Chronic neuropathic pain is difficult to treat and remains a major clinical problem despite numerous clinical and preclinical studies. Our long-term goal is to identify new targets for treatment/prevention of chronic neuropathic pain. Mounting evidence suggests that epigenetic mechanisms and regulation via microRNAs (miRs) are associated with the transition from acute to chronic pain. The goal of this project is to identify REST- and G9a- related transcriptomic and epigenomic regulatory networks in the dorsal root ganglion (DRG) and their roles in the development of neuropathic pain. The transcriptional repressor REST is a major epigenomic regulator. In nerve injury-induced neuropathic pain, epigenetic silencing by REST overexpression in DRG neurons has been implicated in the repression of targets such as Oprm1, Kcnd3, Kcnq2, and scn10a genes. Histone methyl-transferase G9a is also an epigenomic corepressor of many transcription factors including REST. We recently found that G9a is critical in the epigenetic silencing of almost all K+ channel genes in DRG neurons via increased histone H3K9me2 on the genes' promoters during acute-to-chronic pain transition. Accordingly, mice with G9a ablated from DRG neurons do not develop chronic pain after nerve injury. Thus, both REST and G9a present suitable molecular probes to decipher the genetic and epigenetic bases of chronic pain. However, knowledge is limited about the transcriptomic and epigenomic networks associated with REST and G9a in neuropathic pain development. This multiple-PI grant is a collaboration between two labs with complementary expertise. In addition to the G9a mouse model described above, the two labs have developed an innovative experimental system consisting of complementary Rest conditional knock-out (cKO) and new conditional human REST overexpression (cOE) mouse models. Preliminary results indicate that whereas DRG-specific Rest cKO mice show attenuated pain hypersensitivity after nerve injury, DRG-specific REST cOE mice exhibit pain hypersensitivity. Thus, the two contrasting mouse models recapitulate the chronic pain transition, as anticipated based on work in the field, and provide an in vivo system to study transcriptional mechanisms of chronic pain. Here we propose to the test the central hypothesis that REST and G9a are involved in the development of chronic pain after DRG nerve injury via unique transcriptomic and epigenomic signatures. If successful, our proposed research will identify all REST and G9a targets in DRG neurons including mRNAs and miRs, as well as REST- and G9a-mediated epigenomic changes in the development of chronic pain after nerve injury. We will also functionally identify those REST- and G9a-regulated miRs that could be utilized to block REST- and G9a-mediated chronic pain. We will compare our results to those obtained in chemotherapy- induced chronic pain. In summary, the results from this work are likely to generate new signatures and biomarkers that could potentially be utilized to predict patient susceptibility or resistance to chronic pain development. The results could also be used to identify new actionable drug targets in chronic pain.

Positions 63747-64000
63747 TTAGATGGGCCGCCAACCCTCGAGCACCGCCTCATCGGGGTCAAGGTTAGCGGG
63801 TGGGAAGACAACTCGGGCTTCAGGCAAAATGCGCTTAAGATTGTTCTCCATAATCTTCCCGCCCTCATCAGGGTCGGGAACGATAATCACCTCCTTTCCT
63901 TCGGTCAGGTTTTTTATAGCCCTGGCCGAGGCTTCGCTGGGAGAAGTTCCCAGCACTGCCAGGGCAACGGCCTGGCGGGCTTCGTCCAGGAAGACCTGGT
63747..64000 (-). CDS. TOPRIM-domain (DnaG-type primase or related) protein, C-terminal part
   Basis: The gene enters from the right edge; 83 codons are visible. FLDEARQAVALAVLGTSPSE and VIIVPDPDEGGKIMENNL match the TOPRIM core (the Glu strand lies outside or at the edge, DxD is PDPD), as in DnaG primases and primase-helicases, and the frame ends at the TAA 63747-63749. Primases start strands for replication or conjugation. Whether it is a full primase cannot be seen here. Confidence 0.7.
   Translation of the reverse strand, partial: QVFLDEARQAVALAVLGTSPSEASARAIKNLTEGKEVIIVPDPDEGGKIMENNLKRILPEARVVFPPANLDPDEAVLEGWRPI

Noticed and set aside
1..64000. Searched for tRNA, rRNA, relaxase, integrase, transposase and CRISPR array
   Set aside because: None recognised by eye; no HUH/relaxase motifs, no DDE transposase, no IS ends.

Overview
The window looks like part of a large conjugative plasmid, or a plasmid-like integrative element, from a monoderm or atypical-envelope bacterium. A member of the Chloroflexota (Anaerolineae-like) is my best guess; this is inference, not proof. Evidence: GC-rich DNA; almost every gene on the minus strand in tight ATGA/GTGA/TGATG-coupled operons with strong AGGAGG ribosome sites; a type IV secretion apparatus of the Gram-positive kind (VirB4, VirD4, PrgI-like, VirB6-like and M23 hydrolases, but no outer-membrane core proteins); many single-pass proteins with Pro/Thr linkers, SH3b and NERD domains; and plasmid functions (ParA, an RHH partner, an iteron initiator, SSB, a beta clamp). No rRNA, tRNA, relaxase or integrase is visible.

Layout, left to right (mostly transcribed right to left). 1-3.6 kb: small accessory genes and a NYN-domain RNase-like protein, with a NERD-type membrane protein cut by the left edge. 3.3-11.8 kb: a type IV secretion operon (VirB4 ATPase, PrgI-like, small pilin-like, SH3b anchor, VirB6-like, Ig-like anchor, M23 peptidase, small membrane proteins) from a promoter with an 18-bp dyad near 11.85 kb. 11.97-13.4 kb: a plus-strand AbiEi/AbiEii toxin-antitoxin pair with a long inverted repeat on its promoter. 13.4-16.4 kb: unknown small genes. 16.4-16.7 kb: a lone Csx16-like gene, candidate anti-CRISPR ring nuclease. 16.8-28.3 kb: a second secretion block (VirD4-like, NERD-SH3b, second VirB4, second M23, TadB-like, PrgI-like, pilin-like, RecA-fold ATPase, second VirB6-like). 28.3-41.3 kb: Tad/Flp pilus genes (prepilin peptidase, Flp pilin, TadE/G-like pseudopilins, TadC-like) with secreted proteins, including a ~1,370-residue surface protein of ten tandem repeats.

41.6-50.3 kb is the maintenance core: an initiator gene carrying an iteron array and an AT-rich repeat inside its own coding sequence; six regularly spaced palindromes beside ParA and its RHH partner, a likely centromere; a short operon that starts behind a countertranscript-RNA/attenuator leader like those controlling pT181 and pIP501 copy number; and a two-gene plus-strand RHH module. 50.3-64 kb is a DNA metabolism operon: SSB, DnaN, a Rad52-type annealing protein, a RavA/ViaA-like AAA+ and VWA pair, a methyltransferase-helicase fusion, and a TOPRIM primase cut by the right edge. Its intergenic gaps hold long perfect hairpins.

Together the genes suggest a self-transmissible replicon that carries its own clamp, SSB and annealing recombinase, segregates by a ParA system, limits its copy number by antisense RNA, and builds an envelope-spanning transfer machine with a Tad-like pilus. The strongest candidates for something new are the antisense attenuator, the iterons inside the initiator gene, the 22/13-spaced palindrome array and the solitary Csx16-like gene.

Signatures and biomarkers that can be utilized to predict patient susceptibility or resistance to development of chronic pain and identify actionable drug targets are limited. Our project will use unbiased genome-wide approaches to identify REST- and G9a-dependent transcriptomic and epigenomic regulatory networks in primary sensory neurons in neuropathic pain development. We will also compare and contrast transcriptomic and epigenomic regulatory networks involved in two animal models of neuropathic pain: (a) traumatic nerve injury and (b) chemotherapy.